- I start by summarizing each chapter in a few paragraphs, specifically pointing out the most important incidents in each scene. This always leaves me with a document far too long, but it forms the framework upon which to build the synopsis.
- I then mold this into an exciting summary, only leaving in the scenes that are critical...at this stage it is important to remember that a good synopsis makes the reader want to see the actual story.
- To be concise, surprisingly, a synopsis has more telling than showing.
- A synopsis tells the reader about the conflicts within your story.
- Never tease the reader and always reveal the ending.
- Once you've written the synopsis, let it sit and then read it aloud--Have others read it. Are they asking for the manuscript?
- I always end up with a document that's about five pages long. But, some agents/editors want an abbreviated version of that.
SOME POINTS ON THE ONE PAGE SYNOPSIS:
- Start with an opening setting or concept that sets the stage for the story to come.
- Introduce what the protagonist wants.
- Describe the inciting incident.
- What is the first turning point of the plot? What is the action that the main character takes that changes the direction of this book?
- What are the conflicts, and character encounters. How does the antagonist interact with the MC?
- What is the middle turning point?
- What is the black moment?
- What is the climax, the final blowout between good and evil (perhaps)?
- What happens to tie up loose ends?
- What is the final image that you want to leave the reader with?
Though synopsis writing is not easy, I think formulas can help us to narrow down what is truly important, and what will draw in your readers. Do you have any ideas to share?
Good luck, and Write On friends!
Tuesday, November 6, 2012
- Start with a premise statement--what's the story about.
- Write a 2-3 page general outline of what I want to happen in the book and the sequence of major events.
- Research, research, research. Ask questions and research some more.
- Develop my characters. This is a long process. I developed a character profile table from the concepts in Marc McCutcheon's Building Believable Characters. My profile sheets are really quite extensive, but all major characters in your book need a backstory--where did they come from, what are their beliefs, what sort of social/economic situation did they come from, what were they teased about as children...the list goes on for pages. Then, I'll pull out Are You My Type, Am I Yours? by Renee Baron & Elizabeth Wagele and determine my main character's personality type--Is my protagonist a Perfectionist or a Peacemaker? There are nine personality types in this book, which also discusses how they interact with each other.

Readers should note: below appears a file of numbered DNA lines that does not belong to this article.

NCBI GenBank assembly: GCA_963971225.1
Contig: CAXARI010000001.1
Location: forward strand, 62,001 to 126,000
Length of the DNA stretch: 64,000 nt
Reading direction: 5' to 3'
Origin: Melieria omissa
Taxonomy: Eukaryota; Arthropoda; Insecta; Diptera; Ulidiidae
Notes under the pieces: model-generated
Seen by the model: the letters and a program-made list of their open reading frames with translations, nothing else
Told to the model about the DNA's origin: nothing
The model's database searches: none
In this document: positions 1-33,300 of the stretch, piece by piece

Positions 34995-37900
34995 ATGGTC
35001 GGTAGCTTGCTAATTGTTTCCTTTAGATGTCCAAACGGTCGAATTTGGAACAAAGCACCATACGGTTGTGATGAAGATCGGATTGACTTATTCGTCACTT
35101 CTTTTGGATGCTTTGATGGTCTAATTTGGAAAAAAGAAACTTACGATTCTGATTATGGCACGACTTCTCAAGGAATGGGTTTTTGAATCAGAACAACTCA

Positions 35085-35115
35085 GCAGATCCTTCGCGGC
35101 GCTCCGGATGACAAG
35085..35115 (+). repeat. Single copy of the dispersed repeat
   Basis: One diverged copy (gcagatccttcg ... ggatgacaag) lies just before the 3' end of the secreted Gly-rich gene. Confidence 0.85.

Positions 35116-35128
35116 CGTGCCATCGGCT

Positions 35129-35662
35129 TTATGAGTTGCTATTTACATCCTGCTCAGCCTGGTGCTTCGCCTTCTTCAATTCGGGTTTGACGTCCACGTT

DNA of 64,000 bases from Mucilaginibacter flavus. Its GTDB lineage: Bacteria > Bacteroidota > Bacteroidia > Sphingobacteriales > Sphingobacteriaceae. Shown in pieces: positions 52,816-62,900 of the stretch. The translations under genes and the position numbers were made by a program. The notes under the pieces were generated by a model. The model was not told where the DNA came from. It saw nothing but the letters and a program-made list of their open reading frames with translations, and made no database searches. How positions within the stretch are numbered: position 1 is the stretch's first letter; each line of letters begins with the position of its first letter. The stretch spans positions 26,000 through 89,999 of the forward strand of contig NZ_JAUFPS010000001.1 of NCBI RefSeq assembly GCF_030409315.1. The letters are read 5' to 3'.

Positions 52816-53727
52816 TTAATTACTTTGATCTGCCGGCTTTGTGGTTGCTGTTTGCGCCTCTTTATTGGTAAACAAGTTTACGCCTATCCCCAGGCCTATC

- At this point, I still haven't written a word of my novel. I open up my spreadsheet outlining template (in the center of my picture above--actually I keep a notebook for ever novel). This template lists every scene, and is a living document, in that it changes as my story unfolds. But the conflict and outcome of every scene is carefully planned before the scene is written.
- Now I roll up my sleeves and write the first couple of chapters, print them out and pick them apart. Is the setting vivid? Are the characters plausible? Is there too much backstory (a common mistake)? Are the characters acting the way they should according to their profiles? Does the first page grab the reader? What about subsequent pages? Is the story heading in the right direction? Is there enough conflict? How's the pacing...and a hundred other questions.
- Then I write the next 10,000 words and ask all the questions in #5. One thing to note here is that I really get to know my characters by 10K words. This gives me the opportunity to go back and polish their thoughts and actions in the beginning.
- I review again at about 150 pages, and again before writing the ending.
- After my final "draft" review, I plot the ending and then write it.
- Have a glass of champagne. The first DRAFT is done. I stress draft, because that's what it is. In no way is it ready to go out.
- Next, I go though it about 8-10 times. Things to edit for: Setting, Characterization, Voice & Deep Point of View...edit out "she felt", "she thought", "it seemed", Syllabic, Story Completeness, Plot & Plausibility, Repeating Words, Chapter breaks, also for a romance I edit for sexual tension... FINALLY edit for Grammar/Spelling.
- Get as many people to read it as possible and apply their feedback.
Then I have a completed manuscript that is ready to send out to the industry. TWO GLASSES OF CHAMPAGNE!
A couple other books that I rely on: The Emotion Thesaurus by Angela Ackerman & Becca Puglisi and Rivet Your Readers With Deep Point of View by Jill Elizabeth Nelson.
What are some of your tricks to building a novel?
Write on Friends!